This is Horrietta.
If you’ve ever imagined that there could be real “cloud-shaped white fluffy sheep on a hilltop” (like you see in kids’ drawings), I reckon it would be her.
Do you remember how I told you a little about Horrietta, when I met her ‘publicist’ Bev at Creative Fibre? I promised I’d tell you more, so here we go:
Horrietta, a Suffolk/Merino cross, lived on the Big Ben Station in the foothills of the Southern Alps. Stations in New Zealand are very large farms, where the animals are free to roam large distances for long periods of the year, only being mustered for essential work such as shearing.
Every year, the sheep would be mustered for their annual shear, and every year for seven years, Horrietta decided she didn’t want to go. She simply turned and went the other way, and hid where the musterers and dogs couldn’t find her. Sheep are traditionally herd animals. The hermits (as lone sheep who evade mustering are called) are usually males. Horrietta was unusual in being a female hermit (although they didn’t know that at first and initially called her “Horace” until the mistake was discovered).
Eventually though, her wool got so heavy (13kgs/28lbs) that she began to have foot problems. So a concerted effort was made to capture her, and bring her in to be shorn by hand using blade shears.
This is Horrietta after she’d been shorn, and her lambs Henry and Camilla, from a handsome merino ram named “Johnny Depp”. They were born on the first day of Spring in 2012.
The difference is quite remarkable. Her staple at shearing was 12″ long!!
Now she lives with two of the casual musterers who work on the station she lived on. They thought that her wool could be appreciated by hand spinners around the world, and Bev has happily taken on the task of making sure that can happen. The original fleece has now all been sold, and the proceeds donated to the mountain search & rescue dogs charity – NZ Land SAR Search Dogs. Her owners hope that Horrietta and her lambs can continue to contribute to this worthwhile cause through the ongoing sale of their fleeces.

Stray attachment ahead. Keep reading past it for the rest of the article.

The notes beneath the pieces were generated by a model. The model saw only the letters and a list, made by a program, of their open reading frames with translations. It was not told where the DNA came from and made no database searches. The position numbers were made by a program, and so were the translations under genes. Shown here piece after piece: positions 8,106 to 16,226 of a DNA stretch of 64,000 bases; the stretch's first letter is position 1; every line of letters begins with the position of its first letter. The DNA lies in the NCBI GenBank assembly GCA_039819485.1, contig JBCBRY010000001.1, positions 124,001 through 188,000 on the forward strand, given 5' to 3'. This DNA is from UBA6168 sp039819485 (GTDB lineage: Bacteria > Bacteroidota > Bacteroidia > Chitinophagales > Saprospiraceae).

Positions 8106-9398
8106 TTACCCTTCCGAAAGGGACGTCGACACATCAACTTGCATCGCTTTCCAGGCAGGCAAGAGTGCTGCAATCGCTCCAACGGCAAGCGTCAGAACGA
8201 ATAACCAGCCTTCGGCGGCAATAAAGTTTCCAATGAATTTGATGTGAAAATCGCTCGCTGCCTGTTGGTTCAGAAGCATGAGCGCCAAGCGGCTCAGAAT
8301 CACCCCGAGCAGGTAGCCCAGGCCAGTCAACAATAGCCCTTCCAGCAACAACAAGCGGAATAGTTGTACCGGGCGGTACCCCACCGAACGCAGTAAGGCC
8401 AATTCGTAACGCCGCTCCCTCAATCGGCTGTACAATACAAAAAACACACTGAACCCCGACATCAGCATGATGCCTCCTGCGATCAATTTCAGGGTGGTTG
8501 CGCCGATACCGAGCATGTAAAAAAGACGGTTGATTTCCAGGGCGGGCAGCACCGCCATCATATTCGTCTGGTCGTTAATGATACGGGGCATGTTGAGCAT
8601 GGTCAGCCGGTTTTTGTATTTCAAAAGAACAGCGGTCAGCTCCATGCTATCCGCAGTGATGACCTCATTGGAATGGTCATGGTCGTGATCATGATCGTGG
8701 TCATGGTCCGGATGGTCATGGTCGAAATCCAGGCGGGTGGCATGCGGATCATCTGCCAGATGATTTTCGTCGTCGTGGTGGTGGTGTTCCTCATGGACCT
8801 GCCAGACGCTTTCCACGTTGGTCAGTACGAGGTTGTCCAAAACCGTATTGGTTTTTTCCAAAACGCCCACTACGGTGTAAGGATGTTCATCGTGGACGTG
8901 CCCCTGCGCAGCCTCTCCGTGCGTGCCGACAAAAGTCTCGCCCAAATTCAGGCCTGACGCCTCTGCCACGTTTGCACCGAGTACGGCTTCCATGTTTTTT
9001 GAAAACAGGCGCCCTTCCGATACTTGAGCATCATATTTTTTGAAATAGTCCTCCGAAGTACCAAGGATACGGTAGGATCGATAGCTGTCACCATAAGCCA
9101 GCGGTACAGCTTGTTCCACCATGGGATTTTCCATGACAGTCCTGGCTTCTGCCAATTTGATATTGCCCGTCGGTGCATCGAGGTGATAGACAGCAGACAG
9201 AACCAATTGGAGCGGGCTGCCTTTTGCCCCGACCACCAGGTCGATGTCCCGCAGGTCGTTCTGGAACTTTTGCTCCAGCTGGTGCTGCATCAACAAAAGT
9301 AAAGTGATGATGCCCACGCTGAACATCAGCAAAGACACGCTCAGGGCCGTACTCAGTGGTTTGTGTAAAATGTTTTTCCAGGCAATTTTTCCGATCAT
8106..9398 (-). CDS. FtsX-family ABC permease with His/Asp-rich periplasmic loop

Horrietta’s latest fleece has been graded an even finer micron that her first (it’s somewhere around 22 – 24 microns, but I cannot remember exactly). It is very fine quality. The fleece is extremely white, with no ‘black material’ and has loads of crimp and spring. There are some beautiful examples of the fleece spun into yarn in the Ravelry group noted below.
If you’d like to purchase some fleece from future shearings, or simply want to follow Horrietta’s adventures, have a look here:
Horace Hermit (Facebook) where you’ll see some cool pictures of where she lived and you’ll get an idea of how it was that she managed to evade capture for so long.
NZ Hermit Sheep (Ravelry) where future fleeces will be made available for purchase.
Or, you can drop Bev a line on firstname.lastname@example.org to arrange to be notified when the next shearing takes place in November.
Hope you found that interesting!
Many thanks to Bev Tilson for supplying the information for this post.